Depth is a funny thing. Back in the "dire days", it appeared as though we had vastly overestimated how much the Seattle Sounders had. Missing sometimes more than half of their regular starters, the Sounders had fallen from the top of the Supporters' Shield race to briefly out of playoff position.
But Wednesday's decimation of the currently Supporters' Shield-contending Vancouver Whitecaps showed a different side. With a starting lineup featuring just four holdovers from Saturday's similarly dominating victory over the same club, the Sounders backups clearly matched up well with their counterparts.
If that's not reflective of quality depth, I'm not sure what is. So what was the difference?
"It’s nice to have a lot more players healthy, so then options and choices were a lot better," Sounders head coach Sigi Schmid said in his postgame remarks. "Obviously we played seven fresh guys tonight of the 11. It’s always easier when it’s a young player like (Cristian) Roldan plays next to an experienced player rather than having two young players next to each other. It makes the game a little bit easier."
Some of the standout players from Wednesday's game were Lamar Neagle, Chad Barrett and Marco Pappa. Those were the same players who proved incapable of shouldering the offensive burden during those "dire days." But there were a few key differences:
1. As Schmid pointed out, the Sounders are generally more healthy. That meant that players like Neagle, Barrett and Pappa have been pushed down the depth chart, to the point that none of them were called into action over the weekend. All three were perfectly fresh for the CCL game and very much looked the part.
2. Let's not underestimate how much it helped having someone like Nelson Haedo Valdez on the pitch. Yes, he's just one player, but he's got a ton of experience and it showed just about every time he touched the ball. Putting him up top also relieved some of the pressure on Barrett and Neagle, giving them just a little bit more space and putting one more dangerous target on the field.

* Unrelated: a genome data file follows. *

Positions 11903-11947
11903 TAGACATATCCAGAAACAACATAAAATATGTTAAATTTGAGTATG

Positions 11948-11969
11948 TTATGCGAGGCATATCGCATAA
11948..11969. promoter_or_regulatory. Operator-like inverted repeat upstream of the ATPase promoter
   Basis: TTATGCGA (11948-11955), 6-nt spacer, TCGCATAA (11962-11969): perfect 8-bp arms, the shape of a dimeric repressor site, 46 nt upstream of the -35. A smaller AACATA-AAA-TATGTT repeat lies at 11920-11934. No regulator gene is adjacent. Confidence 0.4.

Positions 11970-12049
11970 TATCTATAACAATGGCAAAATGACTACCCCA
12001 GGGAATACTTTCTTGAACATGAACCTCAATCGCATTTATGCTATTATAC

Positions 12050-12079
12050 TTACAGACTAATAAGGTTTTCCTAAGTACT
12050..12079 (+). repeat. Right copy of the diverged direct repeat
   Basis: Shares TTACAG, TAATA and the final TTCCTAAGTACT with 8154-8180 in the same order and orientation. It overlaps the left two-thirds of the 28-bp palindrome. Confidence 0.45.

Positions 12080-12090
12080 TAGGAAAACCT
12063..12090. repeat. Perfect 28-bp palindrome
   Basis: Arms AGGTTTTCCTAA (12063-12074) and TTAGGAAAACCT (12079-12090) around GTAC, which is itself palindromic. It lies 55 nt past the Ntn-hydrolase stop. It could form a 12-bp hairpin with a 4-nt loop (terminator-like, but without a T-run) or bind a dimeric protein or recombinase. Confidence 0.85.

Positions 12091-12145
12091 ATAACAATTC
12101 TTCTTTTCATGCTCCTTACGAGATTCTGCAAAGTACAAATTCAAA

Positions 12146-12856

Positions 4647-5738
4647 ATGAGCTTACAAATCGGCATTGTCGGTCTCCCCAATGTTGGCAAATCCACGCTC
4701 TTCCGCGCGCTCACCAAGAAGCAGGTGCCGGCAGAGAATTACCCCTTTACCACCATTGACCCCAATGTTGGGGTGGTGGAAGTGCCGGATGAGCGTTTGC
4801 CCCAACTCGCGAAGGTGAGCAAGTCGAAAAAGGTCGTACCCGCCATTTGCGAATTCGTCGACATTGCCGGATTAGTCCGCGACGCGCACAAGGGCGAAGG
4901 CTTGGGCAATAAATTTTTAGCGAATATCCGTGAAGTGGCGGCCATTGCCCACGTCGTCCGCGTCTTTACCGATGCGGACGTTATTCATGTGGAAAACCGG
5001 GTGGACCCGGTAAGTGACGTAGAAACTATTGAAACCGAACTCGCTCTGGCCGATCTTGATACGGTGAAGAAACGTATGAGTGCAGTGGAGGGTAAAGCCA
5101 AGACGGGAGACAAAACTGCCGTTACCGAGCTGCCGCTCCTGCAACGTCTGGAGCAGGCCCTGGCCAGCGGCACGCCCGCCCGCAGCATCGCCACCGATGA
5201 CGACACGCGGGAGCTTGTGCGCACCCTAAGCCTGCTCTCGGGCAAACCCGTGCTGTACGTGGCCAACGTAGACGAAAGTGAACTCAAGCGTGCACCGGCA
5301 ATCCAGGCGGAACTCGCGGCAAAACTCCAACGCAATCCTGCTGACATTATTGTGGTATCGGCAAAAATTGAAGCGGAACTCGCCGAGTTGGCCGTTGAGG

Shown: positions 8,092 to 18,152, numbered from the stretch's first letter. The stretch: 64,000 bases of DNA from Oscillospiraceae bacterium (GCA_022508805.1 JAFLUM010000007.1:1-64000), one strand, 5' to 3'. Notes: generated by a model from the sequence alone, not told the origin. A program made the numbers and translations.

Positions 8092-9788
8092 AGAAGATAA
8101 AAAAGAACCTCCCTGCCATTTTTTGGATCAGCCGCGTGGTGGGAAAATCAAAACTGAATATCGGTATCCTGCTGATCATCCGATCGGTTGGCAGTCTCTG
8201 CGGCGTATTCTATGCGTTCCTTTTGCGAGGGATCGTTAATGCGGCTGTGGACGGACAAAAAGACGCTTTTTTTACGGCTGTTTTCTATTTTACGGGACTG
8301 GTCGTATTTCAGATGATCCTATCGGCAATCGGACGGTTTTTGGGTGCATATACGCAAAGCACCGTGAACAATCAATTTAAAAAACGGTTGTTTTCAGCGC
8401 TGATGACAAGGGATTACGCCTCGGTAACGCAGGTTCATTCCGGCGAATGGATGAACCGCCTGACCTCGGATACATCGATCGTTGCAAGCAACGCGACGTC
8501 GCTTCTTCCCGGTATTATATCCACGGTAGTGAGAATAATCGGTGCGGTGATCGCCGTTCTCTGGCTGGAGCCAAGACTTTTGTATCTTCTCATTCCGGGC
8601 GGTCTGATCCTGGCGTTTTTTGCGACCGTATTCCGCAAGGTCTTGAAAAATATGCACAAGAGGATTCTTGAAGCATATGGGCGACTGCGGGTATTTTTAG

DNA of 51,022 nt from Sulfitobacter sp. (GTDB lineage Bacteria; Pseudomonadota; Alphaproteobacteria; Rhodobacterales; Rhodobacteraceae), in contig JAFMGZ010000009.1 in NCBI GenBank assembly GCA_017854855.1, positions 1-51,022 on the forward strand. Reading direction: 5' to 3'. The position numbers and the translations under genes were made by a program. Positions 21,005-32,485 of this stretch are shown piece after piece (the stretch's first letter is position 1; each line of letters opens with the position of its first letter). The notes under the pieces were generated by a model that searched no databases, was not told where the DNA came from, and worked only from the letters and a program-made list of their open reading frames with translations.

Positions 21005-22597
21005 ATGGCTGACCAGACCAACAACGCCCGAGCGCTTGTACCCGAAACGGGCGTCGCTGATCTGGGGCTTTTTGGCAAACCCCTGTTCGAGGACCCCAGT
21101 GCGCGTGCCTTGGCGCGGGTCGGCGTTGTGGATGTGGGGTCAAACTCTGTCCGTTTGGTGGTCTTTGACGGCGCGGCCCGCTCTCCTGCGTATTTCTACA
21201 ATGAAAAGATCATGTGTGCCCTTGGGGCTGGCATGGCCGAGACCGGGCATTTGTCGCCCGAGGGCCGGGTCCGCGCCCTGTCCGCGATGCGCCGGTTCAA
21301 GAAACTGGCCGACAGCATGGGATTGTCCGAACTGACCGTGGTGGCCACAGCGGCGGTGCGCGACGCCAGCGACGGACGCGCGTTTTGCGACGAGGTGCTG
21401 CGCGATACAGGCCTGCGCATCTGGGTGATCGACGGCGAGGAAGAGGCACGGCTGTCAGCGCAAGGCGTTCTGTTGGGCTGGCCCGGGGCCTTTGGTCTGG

3. As Whitecaps coach Carl Robinson mentioned, his team's health was not in quite as good of shape. Players like Pedro Morales weren't available and Robinson elected to only start two players who could feasibly be considered to be among his ideal XI.
Add it up and you had a Whitecaps team that was totally overmatched. There was no one in their defense truly capable of matching up with a player of Valdez's pedigree and the Sounders were able to absolutely dominate the midfield with seasoned veterans like Pappa, Neagle and Erik Friberg. Meanwhile, a rookie like Cristian Roldan was allowed to simply settle in, as opposed to being tasked with being any kind of fulcrum.
In other words, the Sounders looked like the team the front office had probably envisioned in this exact type of scenario when they put the squad together in the offseason and then reimagined it during the transfer window.
Should this week's performances overshadow the Sounders' earlier struggles on the questions of depth? Not completely, but it does give much needed context for the conversation. When reasonably close to full health, the Sounders' top-line and depth players are as good as anyone in MLS. Take out a few key elements, though, and they'll struggle, just as virtually any other team would.
MLS is not yet a league where multiple key players can go down at the same time and a team can move along without skipping a beat. But given the constraints, the Sounders have clearly done as good of a job building depth as anyone in the league. That hardly guarantees them anything, but as long as the Sounders can remain reasonably healthy, there's plenty of reason to like their chances.